When bodies are recovered, the first procedure is to check the personal belongings of the victim, and their physical appearance, such as their height.
If the body is able to be identified, the family is contacted, so they can confirm with their own eyes.
If the body can't be identified, the body is sent to a nearby hospital for examination, which includes taking DNA samples and fingerprint identification.
Blood tests and biopsies are taken if the recovered body has been severely damaged.
However, with fears of a sudden rush of bodies being recovered at once, and complaints that the procedures have been inefficient, medical experts have begun collecting DNA samples from relatives of the missing passengers.
Tents to collect DNA have been set up, beside the auditorium where many families of the missing passengers have been spending sleepless nights, as well as at Paengmok-hang Harbor, near the site of accident.
While rescue divers are putting in great efforts to search for survivors and recover bodies, the time that has passed and the harsh conditions at sea could now make it difficult to identify the bodies.
Almost 90 percent of relatives of the missing have registered their DNA.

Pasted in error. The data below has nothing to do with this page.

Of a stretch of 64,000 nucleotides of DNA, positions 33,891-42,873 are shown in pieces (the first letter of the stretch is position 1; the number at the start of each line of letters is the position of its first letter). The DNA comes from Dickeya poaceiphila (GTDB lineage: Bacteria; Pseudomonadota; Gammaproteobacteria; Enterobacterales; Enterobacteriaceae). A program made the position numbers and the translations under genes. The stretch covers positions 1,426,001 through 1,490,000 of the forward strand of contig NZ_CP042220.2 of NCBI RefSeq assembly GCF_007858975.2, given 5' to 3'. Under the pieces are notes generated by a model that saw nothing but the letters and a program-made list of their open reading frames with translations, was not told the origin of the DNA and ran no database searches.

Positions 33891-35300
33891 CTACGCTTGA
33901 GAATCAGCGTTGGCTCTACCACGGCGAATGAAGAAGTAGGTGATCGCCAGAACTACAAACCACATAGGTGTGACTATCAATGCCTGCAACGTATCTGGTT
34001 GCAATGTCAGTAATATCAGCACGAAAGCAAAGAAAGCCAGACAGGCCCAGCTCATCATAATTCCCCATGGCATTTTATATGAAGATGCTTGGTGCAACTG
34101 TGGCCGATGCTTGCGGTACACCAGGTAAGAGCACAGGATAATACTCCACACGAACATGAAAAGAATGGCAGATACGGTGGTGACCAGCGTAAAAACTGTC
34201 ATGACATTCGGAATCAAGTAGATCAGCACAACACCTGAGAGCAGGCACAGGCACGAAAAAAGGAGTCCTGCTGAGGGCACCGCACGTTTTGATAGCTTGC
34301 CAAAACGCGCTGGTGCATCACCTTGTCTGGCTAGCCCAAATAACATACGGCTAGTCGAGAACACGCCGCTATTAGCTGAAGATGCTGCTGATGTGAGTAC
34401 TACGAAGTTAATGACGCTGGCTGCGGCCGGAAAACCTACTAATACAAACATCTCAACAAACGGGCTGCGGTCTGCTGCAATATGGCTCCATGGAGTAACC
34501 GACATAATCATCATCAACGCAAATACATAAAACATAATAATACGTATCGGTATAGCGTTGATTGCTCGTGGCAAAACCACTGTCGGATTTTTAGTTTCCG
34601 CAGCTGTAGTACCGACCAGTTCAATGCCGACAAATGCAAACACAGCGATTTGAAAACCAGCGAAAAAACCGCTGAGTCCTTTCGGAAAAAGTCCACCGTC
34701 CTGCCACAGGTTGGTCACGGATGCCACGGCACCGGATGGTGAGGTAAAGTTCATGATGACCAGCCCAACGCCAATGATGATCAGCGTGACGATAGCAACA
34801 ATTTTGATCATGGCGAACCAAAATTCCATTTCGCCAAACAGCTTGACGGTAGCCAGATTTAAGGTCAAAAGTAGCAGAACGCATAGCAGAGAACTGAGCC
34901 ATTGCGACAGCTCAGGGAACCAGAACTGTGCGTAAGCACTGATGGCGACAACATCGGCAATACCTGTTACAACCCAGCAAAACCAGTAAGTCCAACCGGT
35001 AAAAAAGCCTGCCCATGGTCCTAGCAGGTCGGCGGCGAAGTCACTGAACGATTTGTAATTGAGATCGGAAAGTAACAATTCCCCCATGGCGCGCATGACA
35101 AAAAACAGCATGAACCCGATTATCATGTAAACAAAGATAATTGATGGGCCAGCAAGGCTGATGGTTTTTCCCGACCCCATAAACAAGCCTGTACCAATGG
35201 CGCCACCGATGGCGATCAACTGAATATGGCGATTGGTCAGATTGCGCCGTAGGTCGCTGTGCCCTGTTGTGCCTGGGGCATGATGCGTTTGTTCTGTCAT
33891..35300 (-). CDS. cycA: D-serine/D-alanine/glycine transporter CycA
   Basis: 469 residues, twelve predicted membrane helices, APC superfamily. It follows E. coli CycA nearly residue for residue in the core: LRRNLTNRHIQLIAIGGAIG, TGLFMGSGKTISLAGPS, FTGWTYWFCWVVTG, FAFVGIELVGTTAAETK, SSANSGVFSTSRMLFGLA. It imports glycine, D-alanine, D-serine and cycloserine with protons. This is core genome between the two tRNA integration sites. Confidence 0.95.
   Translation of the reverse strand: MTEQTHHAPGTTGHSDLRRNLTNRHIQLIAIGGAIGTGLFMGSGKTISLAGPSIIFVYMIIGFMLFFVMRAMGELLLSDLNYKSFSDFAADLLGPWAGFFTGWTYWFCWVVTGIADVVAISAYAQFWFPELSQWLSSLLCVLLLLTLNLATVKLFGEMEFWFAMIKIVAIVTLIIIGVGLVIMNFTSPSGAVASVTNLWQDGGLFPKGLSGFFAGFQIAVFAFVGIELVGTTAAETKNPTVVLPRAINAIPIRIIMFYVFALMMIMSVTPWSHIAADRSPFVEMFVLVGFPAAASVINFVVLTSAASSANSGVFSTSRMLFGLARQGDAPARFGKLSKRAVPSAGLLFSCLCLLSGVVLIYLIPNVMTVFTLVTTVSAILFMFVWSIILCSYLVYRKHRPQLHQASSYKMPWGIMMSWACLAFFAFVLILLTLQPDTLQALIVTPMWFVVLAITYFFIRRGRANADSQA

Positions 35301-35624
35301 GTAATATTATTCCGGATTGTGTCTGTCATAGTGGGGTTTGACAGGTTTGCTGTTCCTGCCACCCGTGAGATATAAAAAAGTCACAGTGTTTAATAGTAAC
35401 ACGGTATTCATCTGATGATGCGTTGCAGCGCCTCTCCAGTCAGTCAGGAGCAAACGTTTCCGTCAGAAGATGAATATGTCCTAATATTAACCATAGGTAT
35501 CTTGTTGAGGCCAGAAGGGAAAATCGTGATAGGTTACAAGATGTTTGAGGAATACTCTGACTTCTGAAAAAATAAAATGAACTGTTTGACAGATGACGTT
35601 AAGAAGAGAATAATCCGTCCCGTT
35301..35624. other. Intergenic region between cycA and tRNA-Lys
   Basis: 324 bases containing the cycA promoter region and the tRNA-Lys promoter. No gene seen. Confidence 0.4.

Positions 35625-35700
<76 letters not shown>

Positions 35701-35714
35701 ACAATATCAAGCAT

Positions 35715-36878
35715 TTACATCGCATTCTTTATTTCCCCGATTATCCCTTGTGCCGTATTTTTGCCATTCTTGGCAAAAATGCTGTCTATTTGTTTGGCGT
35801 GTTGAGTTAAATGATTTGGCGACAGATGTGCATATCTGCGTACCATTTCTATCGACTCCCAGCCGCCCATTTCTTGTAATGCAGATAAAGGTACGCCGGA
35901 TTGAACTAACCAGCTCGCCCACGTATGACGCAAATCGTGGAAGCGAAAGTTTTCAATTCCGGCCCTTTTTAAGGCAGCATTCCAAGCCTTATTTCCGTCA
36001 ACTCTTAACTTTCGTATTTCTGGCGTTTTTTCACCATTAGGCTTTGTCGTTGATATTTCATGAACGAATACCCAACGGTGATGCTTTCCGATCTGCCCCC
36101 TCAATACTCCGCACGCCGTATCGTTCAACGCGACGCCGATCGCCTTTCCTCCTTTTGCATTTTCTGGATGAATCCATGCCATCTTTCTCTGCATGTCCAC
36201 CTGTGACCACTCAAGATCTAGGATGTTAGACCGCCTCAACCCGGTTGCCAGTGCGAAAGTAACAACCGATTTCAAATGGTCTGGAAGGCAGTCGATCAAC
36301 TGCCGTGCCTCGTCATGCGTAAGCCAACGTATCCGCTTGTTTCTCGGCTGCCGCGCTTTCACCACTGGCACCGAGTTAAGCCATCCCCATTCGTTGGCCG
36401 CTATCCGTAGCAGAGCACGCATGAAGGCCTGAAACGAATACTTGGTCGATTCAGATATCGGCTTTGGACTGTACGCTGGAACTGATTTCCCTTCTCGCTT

Although they are still clinging onto hope their loved ones are still alive, some are preparing for the worst.
"My wife still wants to believe our child will come back alive, but looking at the situation now, I just hope our child's body comes back soundly at least."
With unfavorable weather and harsh conditions at sea hampering rescue efforts, the physical and mental health of the families are also deteriorating by the minute.
"I took care of my niece for 11 years. I'm so so upset. I told her to have a safe trip and she said, 'yes.' Since then, I've heard nothing."
Navy officials say the DNA samples will be analyzed as soon as possible.
The DNA samples will be sent to the national forensic center to see if they match with the victims.
Lee Seung-jae, Arirang News.